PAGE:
All credit to you, Andrew, and I suspect you would have put in a lot of effort. You have found new players, but I suspect you had to hunt for them - they didn't come floating in on the tide: an organiser is battling to pull a team together. If there were players queuing up for the honour the organisation would be much less of a problem.
I'm only recently back in OTB chess after a gap of about 30 years. Last year I played for Lancashire in the U140s and was very pleased to be invited. First match against Yorkshire in the last round of the NCCU stage. Shame I hadn't been in the earlier rounds (oh, there weren't any!). Never mind, we won!!! We're through to the NATIONAL STAGE. [Oh, Yorkshire go through as well. Why did we bother!]. Still it was an enjoyable game. Shame about my fellow club member. I'd got him to volunteer at the last minute. Another player whom I was asked to give transport to dropped out when I told him I wouldn't break the speed limit to get him back earlier. Anyway, my fellow club member got all the way there to find he had no opponent. 4 hours driving and no match.
Finals stage. Home match against Shropshire. Played rather closer to Shropshire than to us so another 4 hours driving for a single game. Well, about 6 actually because we spent an extra two hours stuck in a traffic jam on the motorway. My opponent was delighted when we swapped off down to a colourless position with no possibilities for anyone. Quick draw and he could get home early. Sadly, I couldn't. Had a car load. We didn't have a full team (OK fair enough, one of our players had a major personal tragedy on the day, so pretty unavoidable). Anyway we clearly lost. Then we lost some more because we had three disqualifications.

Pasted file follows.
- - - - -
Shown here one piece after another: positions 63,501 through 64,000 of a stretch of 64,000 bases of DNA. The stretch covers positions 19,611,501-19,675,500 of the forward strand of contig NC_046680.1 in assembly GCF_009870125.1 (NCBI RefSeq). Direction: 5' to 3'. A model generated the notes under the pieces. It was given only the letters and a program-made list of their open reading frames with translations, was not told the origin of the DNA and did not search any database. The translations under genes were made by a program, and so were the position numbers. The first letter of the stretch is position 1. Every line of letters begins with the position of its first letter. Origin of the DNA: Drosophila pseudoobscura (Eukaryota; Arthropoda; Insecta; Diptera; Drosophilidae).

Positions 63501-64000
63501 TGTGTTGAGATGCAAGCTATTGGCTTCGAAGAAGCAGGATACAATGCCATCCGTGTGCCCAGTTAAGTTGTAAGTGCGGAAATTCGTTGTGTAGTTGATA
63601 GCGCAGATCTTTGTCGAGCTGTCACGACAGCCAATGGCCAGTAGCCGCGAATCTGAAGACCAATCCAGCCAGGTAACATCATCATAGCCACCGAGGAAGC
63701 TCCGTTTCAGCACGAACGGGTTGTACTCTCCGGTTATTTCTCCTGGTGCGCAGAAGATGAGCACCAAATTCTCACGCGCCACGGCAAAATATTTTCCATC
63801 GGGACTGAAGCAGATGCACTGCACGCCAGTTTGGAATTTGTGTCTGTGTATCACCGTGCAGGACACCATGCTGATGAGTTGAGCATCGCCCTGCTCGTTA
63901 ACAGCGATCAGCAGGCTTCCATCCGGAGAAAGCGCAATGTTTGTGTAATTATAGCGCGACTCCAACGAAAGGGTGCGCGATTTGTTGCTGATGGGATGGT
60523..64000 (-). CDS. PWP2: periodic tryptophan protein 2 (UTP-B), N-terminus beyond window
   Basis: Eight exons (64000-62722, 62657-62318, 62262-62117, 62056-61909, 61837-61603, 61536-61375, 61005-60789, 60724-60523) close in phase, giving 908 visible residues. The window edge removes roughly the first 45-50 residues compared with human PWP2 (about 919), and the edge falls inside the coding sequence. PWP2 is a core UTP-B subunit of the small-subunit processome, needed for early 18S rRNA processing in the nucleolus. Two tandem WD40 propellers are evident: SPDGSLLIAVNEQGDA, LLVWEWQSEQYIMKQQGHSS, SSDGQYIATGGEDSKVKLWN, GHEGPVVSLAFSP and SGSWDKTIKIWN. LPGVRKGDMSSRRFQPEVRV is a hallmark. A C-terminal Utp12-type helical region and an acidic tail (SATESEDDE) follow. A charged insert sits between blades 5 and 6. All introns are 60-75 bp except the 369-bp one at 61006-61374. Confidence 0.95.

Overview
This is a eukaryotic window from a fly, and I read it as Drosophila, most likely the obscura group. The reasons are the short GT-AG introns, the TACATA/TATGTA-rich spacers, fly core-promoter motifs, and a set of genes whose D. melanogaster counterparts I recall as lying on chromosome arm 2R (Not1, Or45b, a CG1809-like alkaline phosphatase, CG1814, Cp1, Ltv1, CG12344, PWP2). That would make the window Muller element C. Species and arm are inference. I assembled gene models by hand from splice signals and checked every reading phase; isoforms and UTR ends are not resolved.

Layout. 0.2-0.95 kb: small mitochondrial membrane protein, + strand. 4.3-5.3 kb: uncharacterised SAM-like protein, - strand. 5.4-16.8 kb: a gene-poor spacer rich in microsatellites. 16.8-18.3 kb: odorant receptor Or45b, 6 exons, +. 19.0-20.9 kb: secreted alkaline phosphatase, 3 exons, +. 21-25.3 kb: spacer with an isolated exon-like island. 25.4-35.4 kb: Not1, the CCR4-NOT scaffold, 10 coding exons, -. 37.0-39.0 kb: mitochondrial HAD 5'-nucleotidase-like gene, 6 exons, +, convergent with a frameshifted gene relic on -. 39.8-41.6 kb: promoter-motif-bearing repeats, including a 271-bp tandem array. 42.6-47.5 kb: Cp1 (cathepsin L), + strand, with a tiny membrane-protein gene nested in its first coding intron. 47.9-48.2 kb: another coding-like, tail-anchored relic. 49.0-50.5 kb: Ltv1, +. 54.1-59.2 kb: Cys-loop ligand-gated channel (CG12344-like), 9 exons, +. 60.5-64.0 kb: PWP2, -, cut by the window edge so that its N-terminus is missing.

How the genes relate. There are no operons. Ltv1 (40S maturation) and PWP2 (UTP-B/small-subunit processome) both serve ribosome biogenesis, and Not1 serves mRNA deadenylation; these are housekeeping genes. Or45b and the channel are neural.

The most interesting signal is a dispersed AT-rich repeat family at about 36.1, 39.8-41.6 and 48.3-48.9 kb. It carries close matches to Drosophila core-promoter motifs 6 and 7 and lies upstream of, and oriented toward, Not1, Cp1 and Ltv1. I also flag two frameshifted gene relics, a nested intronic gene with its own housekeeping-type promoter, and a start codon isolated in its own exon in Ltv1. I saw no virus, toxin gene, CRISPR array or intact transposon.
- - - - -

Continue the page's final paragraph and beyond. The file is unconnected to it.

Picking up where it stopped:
Did I feel as enthusiastic at the end as the beginning? Err. No not really. Mediocre entry. No competition for places. Sense of having to do a favour. Lot of travelling. OK a game, but for a lot less travelling I can go to a weekend congress and get 5 games, many of which will be against new opponents. Chess-wise a better bet.
Didn't play this year. I did get selected again, but had to point out that my grade was too high for the U140s. U160s didn't approach me: dunno if my grade was too low or if nobody thought to look.
Another club colleague plays enthusiastically for Lancashire: his grade is rather higher and the county matches provide his more challenging games and his variety of opponents. I can see that. But at my more humble level is a county championship a well-thought out idea? Is it not an attempt at inclusivity for a half-hearted clientele? If asked next year I'd probably accept the invitation: but I'd think hard about it.
This all seems rather negative, and I don't think of myself as a negative sort of person, so I'll finish with a couple of positive ideas thrown out without a lot of critical examination [I'm sure others could provide that
a) Change of Format
Instead of several sections (u100, u120, u140 etc) what about a single section with some boards reserved for differing strengths?
A healthy team (maybe even with more boards) might be easier to put together and could encourage other counties to come in.
Don't ask me for exact details - haven't worked that out [at least I'm being honest!]
I do wonder if a better approach to help lower graded people get new opponents and a higher status tournament might be for counties to concentrate on an inter-local-leagues competition.